Published March 28, 2007
There’s been a flurry of items of interest on calendaring interoperability that might add up to an indication of gathering momentum on this long overdue area.
The CalDAV spec for “accessing, managing, and sharing calendaring and scheduling information” was given official RFC (Request for Comment) status by the IETF, becoming RFC 4791. That gives CalDAV an official status within the Internet community that should encourage widespread adoption.
Membership in the CalConnect calendaring consortium continues to grow, with Google being the latest member to join. Google Calendar product manager Shirin Oskooi said this about joining: “We believe it is important to work towards a unified standard around announcing, discovering, and publishing events and to work towards overall interoperability. To this end, CalConnect’s goals are right in line with Google’s mission to organize the world’s information and to make it universally accessible and useful.” Now if only we could get that other high tech company across the lake to join…
InfoWeek has an article on Apple’s fortchoming Leopard server software release that talks about the support for CalDAV within the iCal server. And Apple is touting the support for CalDAV in the forthcoming iCal desktop software. That means that you’ll be able to use iCal to access CalDAV servers whether they’re Apple’s own or somebody else’s.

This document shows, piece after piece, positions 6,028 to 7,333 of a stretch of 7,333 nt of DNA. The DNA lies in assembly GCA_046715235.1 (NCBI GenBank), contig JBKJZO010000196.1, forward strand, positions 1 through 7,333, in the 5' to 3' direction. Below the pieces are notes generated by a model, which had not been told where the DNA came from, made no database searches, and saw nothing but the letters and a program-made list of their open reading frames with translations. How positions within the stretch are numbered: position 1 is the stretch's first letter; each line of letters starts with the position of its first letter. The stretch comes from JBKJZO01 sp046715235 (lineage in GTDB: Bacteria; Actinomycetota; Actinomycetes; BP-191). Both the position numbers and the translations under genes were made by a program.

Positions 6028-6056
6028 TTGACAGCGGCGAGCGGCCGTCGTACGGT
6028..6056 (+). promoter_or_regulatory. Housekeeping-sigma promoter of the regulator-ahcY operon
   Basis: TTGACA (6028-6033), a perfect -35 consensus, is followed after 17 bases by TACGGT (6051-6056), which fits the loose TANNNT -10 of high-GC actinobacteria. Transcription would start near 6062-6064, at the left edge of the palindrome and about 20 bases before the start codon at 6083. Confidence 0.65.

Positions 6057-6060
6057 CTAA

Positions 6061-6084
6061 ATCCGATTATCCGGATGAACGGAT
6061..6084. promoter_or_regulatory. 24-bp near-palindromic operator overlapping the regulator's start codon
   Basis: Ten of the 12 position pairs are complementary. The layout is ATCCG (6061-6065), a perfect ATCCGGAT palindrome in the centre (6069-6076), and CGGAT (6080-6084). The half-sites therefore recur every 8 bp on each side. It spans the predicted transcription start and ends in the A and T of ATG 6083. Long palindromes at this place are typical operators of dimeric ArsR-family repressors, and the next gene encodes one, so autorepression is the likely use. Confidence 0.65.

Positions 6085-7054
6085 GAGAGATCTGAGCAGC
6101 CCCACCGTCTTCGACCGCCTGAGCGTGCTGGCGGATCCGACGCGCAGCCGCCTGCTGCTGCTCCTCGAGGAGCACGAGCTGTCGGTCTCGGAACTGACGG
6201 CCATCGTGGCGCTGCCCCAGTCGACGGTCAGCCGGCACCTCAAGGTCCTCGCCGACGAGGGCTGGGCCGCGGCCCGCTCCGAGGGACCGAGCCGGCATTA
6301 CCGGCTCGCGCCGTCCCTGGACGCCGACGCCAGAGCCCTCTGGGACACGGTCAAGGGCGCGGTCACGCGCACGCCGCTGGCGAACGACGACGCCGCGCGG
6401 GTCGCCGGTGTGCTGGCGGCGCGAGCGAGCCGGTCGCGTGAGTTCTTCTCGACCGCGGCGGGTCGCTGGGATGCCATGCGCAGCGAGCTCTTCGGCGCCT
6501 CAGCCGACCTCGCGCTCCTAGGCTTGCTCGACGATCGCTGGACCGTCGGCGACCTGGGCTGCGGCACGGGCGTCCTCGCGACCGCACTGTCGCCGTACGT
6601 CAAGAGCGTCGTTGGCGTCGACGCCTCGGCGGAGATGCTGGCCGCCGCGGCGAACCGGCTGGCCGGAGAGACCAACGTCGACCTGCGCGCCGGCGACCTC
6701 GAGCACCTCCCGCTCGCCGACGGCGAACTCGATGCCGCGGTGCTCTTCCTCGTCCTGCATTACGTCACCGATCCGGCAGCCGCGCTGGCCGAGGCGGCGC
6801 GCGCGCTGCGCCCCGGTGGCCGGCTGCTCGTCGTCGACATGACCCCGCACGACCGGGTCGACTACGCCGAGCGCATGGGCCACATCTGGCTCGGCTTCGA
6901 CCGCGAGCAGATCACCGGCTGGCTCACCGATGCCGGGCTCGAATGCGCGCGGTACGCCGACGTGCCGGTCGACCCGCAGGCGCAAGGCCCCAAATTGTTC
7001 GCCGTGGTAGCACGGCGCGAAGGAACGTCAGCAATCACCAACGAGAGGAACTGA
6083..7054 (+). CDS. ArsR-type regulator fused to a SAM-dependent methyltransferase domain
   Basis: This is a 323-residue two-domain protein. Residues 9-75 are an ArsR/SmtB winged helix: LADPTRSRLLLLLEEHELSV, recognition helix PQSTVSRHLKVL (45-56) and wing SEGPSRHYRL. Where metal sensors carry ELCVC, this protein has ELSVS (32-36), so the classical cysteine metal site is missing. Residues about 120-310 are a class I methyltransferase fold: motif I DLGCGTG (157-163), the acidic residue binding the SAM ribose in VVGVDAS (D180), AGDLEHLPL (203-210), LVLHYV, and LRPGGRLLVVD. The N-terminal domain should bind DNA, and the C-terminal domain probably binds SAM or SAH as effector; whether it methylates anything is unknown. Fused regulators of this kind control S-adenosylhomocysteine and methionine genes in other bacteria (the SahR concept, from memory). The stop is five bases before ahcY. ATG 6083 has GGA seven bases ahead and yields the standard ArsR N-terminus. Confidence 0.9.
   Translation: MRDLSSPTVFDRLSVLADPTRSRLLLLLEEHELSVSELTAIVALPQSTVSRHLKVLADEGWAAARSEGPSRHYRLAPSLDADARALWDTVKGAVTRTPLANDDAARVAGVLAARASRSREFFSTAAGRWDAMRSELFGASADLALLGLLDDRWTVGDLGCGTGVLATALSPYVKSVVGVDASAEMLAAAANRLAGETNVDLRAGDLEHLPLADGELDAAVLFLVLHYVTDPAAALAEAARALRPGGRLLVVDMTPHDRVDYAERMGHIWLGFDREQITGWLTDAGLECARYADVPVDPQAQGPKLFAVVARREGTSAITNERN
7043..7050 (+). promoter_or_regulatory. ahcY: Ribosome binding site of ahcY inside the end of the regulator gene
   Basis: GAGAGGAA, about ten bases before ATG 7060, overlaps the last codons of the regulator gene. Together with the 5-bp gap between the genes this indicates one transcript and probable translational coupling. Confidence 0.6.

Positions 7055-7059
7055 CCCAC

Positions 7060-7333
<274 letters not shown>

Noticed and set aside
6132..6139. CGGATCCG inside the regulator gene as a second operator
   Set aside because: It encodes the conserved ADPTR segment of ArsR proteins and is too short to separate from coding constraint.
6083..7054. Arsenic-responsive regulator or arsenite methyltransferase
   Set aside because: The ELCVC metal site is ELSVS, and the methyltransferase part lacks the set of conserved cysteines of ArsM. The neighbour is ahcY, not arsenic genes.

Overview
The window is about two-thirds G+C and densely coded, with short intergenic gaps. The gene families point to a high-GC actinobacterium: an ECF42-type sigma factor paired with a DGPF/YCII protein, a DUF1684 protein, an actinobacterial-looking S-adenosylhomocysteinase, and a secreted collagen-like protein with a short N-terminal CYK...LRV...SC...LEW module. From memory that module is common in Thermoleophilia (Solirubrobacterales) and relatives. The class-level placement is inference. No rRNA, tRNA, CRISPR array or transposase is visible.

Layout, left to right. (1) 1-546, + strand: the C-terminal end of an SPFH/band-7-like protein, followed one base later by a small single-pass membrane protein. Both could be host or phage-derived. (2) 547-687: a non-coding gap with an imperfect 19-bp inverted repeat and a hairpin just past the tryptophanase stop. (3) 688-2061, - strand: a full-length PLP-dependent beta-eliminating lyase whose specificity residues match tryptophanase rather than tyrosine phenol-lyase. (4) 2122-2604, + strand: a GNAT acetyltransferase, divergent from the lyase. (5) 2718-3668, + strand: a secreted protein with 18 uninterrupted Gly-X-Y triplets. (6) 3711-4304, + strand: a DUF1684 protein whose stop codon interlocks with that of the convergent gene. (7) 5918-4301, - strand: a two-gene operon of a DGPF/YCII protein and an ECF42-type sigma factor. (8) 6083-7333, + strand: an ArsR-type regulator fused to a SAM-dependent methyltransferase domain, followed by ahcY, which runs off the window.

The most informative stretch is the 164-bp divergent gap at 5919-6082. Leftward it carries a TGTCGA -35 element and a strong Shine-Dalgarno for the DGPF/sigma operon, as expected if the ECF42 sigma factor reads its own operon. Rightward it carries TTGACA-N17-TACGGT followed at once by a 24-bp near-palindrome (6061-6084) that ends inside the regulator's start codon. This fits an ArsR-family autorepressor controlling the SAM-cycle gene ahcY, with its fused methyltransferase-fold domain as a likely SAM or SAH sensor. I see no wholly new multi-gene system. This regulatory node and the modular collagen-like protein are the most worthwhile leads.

I hope I’m not just being overly optimistic in feeling like this is beginning to all add up to something – we’ve desperately needed interoperable calendaring for years!
Technorati Tags: apple, Calconnect, CalDAV , Calendaring, google
Published March 25, 2007
Last week at our annual all-hands meeting for C&C we were fortunate to have a panel discussion that featured Ed Lazowska, Ron Johnson, and John Delaney, all talking about the changing nature of scientific research and how research is being enabled by advanced cyber-infrastructure.
Ed talked about computational science becoming less about raw compute cycles and more about being “data-centric”, and how competitive advantage is gained from how fast you can extract new knowledge from the same data everyone else also has access to. He said that the technological future is in managing, transmitting, synthesizing, and visualizing massive amounts of data and then in being able to collaborate with others working with that data in secure and authenticated ways.
John gave a captivating overview of the Neptune project as a great example of exactly the kind of large-scale research environment that Ed was talking about. This is an international effort to place fiber-optic cable and attached instruments on the sea floor around the boundaries of the Juan De Fuca tectonic plate off the coasts of Washington, Oregon, and British Columbia to collect data wide range of oceanographic, geological, and ecological processes. This is a huge effort, with a proposed budget of $331 million over six years.
John pointed out that the key to being able ask new kinds of research questions is to provide interactivity and constant data collection from multiple locations in the sea. Those research processes are enabled by the provision of power and bandwidth to the sea floor.